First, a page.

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Parliamentarian gives Democrats potential new tool for reconciliation in early ruling

The Senate parliamentarian has ruled that Democrats may amend the budget resolution they used for their Covid-19 relief bill and attach another set of reconciliation instructions to it, according to two sources familiar with the matter.

The ruling is a key step for Democrats as they weigh their options for moving infrastructure legislation, potentially giving them a route to pass new legislation without Republican votes. It’s important to note, however, that some details are still going to have to be worked out with the parliamentarian, and it was not immediately clear whether it could be used to pass President Joe Biden’s infrastructure plan.

The infrastructure plan — the White House’s next major legislative push — has garnered quick pushback from Republicans who have argued it’s too expensive and encompasses overly partisan programs. The immediate clash along party lines had prompted Democrats to explore revisiting the same arcane budget process they employed to pass Biden’s Covid relief package without any Republican support even before the President formally unveiled his proposal last week.

Senate Majority Leader Chuck Schumer’s spokesman told CNN in a statement Monday that “the Parliamentarian has advised that a revised budget resolution may contain budget reconciliation instructions. This confirms the Leader’s interpretation of the Budget Act and allows Democrats additional tools to improve the lives of Americans if Republican obstruction continues.”

“While no decisions have been made on a legislative path forward using Section 304 and some parameters still need to be worked out, the Parliamentarian’s opinion is an important step forward that this key pathway is available to Democrats if needed,” spokesman Justin Goodman said.

A Democratic Senate aide familiar with the parliamentarian’s ruling told CNN on Monday “there is no doubt that this was good news,” but cautioned that there will likely need to be more rulings before Democrats could move forward using the reconciliation process to advance the President’s infrastructure plan. “But there is still a great deal that needs to be worked out,” the aide said. “This was just the opening salvo in what will be a long and complicated process.”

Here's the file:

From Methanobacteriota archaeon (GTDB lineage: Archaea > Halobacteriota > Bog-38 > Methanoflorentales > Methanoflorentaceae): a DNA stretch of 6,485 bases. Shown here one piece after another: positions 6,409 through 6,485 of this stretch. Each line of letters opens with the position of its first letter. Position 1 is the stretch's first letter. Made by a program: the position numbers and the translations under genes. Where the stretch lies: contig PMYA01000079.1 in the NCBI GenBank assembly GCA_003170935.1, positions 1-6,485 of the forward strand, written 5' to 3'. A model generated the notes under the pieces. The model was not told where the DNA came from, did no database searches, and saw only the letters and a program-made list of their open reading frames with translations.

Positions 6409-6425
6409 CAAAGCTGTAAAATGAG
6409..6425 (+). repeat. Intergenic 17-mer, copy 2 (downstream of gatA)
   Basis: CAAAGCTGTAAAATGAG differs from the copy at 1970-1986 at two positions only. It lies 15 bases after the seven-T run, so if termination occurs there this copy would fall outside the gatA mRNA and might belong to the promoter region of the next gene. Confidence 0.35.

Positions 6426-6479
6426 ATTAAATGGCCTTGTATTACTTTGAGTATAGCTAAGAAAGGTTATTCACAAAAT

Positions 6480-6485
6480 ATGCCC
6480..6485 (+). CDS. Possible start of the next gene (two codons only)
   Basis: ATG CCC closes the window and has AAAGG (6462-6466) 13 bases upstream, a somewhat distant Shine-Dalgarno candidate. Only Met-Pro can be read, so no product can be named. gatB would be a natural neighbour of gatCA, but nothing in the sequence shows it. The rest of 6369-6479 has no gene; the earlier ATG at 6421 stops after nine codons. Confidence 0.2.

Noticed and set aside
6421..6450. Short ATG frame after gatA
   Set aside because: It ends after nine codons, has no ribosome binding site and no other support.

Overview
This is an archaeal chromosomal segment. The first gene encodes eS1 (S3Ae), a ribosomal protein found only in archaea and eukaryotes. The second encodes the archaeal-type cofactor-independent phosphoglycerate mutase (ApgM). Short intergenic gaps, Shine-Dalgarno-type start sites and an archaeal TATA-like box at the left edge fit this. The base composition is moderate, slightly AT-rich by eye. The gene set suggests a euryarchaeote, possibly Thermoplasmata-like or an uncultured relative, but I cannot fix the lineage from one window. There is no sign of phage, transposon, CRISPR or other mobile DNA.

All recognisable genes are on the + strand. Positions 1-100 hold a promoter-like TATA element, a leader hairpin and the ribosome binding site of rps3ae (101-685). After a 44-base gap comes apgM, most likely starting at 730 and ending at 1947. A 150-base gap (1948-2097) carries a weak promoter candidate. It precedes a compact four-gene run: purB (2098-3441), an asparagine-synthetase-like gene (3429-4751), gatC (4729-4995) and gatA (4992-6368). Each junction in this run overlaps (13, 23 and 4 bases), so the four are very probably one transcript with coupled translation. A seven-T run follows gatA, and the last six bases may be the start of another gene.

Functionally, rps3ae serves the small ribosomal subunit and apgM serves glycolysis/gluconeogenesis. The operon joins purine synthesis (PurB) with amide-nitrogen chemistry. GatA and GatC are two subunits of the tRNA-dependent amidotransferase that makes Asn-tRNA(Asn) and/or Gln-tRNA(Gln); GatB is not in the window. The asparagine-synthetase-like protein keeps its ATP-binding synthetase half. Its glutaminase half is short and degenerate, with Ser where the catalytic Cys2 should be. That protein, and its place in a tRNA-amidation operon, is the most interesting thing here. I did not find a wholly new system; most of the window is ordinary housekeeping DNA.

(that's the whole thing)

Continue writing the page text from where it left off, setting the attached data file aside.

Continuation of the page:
Democrats had used the divisive procedural tool to pass Biden’s $1.9 trillion Covid relief plan last month by allowing lawmakers to bypass the 60-vote threshold typically required for breaking filibusters and moving legislation forward.

The reconciliation process was set up as part of the 1974 Congressional Budget Act to make it faster and easier to pass legislation related to spending, taxes and debt, because debate on the bills is limited to 20 hours and can be passed on a simple majority vote.

Still, Biden has said he would invite Republicans into the Oval Office at the White House and listen to their thoughts on his infrastructure proposal. “The divisions of the moment shouldn’t stop us from doing the right thing for the future,” he said in a speech unveiling his plan last week.

The President noted that infrastructure has historically been a bipartisan undertaking, but the issue of how to pay for the proposal is where the negotiations on Capitol Hill are likely to get sticky.

Billed “The American Jobs Plan,” Biden’s proposal would heavily invest in rebuilding the nation’s crumbling infrastructure and shift to greener energy over the next eight years. The President plans to pay for his proposal by raising corporate taxes and eliminating tax breaks for fossil fuels, which was one of his core campaign promises.

The White House says this tax hike would raise more than $2 trillion over the next 15 years.

Sen. Joe Manchin, an influential centrist Democrat from West Virginia, warned earlier Monday that the Biden package can’t pass in its current form because he and a handful of other Senate Democrats believe the corporate tax hikes proposed in the bill — designed to offset its costs — are too steep.

“As the bill exists today, it needs to be changed,” he told West Virginia Metro News host Hoppy Kercheval in a radio interview.

Sen. Ron Wyden, a Democrat from Oregon and chairman of the Senate Finance Committee, said in a statement Monday: “I’m pleased by the parliamentarian’s ruling that budget resolutions can be revised, allowing us to consider moving additional bills through the reconciliation process.”

“The American people want bold action to address our country’s many challenges, and Democrats now have more options to overcome Republican obstruction and get things done.”

This story has been updated with additional information Monday.

Article Topic Follows: Politics

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